Tech by VICE

I Bought Dank Memes at an Internet Market

The stand at the first US installation of the market known as Internet Yami-Ichi offered many Pepes, some of them rare.

by Kari Paul
Sep 13 2015, 9:00am

Image: Kari Paul/Motherboard

What may be the most valuable stand at New York's first Internet Yami-Ichi (loosely translated to '"Internet Obsessive Market') on Saturday was hosted by what are the world's first official meme traders.

Claiming to be certified by "the meme bureau" (the motto of which, according to a sticker given away at the stand, is "Let the first rare meme step forward"), a group of artists distributed memes to attendees of the event.

The selection was carefully curated, and included discount memes (common memes sold for one cent each), vintage memes (pre 2005 to 2010), memes from 2010 to 2015, and memes from 2015 to 2030 (futuristic memes) were all on sale at the stand, run by artist Cat Holtz and an artist pair called Twinhead.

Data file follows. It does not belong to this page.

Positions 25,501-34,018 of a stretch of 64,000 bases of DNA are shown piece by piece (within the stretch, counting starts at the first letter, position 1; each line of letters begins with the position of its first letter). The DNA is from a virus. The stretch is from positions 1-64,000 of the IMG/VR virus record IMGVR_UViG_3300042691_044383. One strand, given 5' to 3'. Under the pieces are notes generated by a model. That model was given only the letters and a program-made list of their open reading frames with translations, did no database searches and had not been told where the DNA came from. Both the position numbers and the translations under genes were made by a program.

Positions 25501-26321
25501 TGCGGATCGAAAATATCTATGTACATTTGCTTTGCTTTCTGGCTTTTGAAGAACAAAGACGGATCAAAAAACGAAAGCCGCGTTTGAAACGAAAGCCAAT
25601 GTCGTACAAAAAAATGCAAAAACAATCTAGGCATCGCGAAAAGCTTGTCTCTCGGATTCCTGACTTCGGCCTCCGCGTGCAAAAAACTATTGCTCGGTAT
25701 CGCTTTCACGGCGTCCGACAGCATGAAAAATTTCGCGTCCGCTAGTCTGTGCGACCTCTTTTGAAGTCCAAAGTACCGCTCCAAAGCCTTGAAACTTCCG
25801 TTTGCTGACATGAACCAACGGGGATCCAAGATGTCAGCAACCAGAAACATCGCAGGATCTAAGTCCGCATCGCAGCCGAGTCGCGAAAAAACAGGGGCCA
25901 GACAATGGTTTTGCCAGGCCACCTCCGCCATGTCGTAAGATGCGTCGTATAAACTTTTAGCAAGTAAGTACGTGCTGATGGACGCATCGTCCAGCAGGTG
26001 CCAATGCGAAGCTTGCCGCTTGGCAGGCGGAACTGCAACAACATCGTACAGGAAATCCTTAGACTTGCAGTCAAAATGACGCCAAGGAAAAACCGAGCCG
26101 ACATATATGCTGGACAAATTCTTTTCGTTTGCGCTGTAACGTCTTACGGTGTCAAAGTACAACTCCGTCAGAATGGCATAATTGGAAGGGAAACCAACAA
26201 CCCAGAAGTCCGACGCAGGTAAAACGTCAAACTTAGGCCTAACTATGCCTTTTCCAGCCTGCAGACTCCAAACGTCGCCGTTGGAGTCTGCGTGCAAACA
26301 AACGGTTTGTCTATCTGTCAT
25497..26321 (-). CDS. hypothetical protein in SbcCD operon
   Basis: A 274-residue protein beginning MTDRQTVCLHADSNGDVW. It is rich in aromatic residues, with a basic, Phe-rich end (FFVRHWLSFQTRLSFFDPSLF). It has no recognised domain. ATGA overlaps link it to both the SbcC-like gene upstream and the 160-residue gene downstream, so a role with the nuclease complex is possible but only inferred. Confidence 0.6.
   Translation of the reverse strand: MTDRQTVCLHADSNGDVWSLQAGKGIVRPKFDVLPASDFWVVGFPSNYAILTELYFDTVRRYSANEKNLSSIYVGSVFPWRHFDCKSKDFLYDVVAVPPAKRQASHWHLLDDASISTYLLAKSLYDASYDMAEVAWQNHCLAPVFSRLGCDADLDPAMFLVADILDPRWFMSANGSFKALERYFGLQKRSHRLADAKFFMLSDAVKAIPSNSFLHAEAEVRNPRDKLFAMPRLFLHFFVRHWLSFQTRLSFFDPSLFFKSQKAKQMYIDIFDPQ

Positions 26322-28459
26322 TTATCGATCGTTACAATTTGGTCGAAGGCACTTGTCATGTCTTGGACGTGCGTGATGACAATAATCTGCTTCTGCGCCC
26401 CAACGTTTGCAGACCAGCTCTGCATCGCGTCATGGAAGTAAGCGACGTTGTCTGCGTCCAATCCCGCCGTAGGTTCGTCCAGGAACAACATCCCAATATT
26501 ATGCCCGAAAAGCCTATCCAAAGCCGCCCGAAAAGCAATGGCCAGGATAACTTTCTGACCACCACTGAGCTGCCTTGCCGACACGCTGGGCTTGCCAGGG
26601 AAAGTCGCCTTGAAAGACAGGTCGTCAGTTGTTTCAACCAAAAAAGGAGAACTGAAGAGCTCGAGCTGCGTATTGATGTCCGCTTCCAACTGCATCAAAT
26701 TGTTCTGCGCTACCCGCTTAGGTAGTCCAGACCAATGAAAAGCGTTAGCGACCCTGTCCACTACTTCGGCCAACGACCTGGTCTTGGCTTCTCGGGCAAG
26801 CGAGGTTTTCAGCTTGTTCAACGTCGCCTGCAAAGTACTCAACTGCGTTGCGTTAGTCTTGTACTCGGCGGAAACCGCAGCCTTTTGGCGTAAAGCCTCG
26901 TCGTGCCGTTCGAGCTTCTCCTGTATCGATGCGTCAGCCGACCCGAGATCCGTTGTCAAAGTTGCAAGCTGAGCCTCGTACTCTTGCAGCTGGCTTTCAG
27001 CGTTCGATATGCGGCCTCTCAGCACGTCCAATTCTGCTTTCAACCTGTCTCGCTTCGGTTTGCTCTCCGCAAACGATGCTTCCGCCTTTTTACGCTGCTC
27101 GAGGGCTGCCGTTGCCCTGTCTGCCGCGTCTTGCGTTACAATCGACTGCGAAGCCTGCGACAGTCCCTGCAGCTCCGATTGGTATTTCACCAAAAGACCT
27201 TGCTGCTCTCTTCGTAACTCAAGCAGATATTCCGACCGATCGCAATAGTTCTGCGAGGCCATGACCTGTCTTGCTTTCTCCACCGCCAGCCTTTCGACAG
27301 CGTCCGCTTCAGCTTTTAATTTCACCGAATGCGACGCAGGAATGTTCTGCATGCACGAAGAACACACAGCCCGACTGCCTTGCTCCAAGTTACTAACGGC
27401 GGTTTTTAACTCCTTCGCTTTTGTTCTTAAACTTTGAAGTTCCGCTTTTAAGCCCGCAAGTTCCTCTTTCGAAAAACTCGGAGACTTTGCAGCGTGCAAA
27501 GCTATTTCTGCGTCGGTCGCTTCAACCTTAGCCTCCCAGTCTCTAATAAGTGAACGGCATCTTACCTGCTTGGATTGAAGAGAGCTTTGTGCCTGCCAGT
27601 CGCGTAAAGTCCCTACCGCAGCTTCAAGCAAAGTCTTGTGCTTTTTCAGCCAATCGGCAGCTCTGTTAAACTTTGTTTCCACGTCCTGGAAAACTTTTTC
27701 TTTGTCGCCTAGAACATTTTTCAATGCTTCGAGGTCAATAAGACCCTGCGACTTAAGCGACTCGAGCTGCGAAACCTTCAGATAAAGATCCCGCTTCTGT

"We wanted to do our best to recreate the experience of encountering memes online," Holtz said. "We wanted there to be a circulation of memes, so we have been shutting down the stand every so often and adjusting our prices based on market value."

According to this set-up, the rarest memes are the most valuable. Common memes (over-used Pepe memes, rage faces, and others) were the cheapest. Memes from the future, including a "Christmas Grandma" meme the artists invented sold for more. They had a rare pepe meme that was created by a Tumblr artist, for which they charged attendees a deposit of $30 to view.

"We picked memes we liked, we did some lost meme documentation, we picked some memes we can no longer find, we did our best to recreate the text," Holtz said of the curation.

Image: Kari Paul/Motherboard

For my meme purchases, I settled on a Pepe, a look of disapproval meme, and an Earthbound text bubble.

internet culture
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internet yami-ichi
cat holtz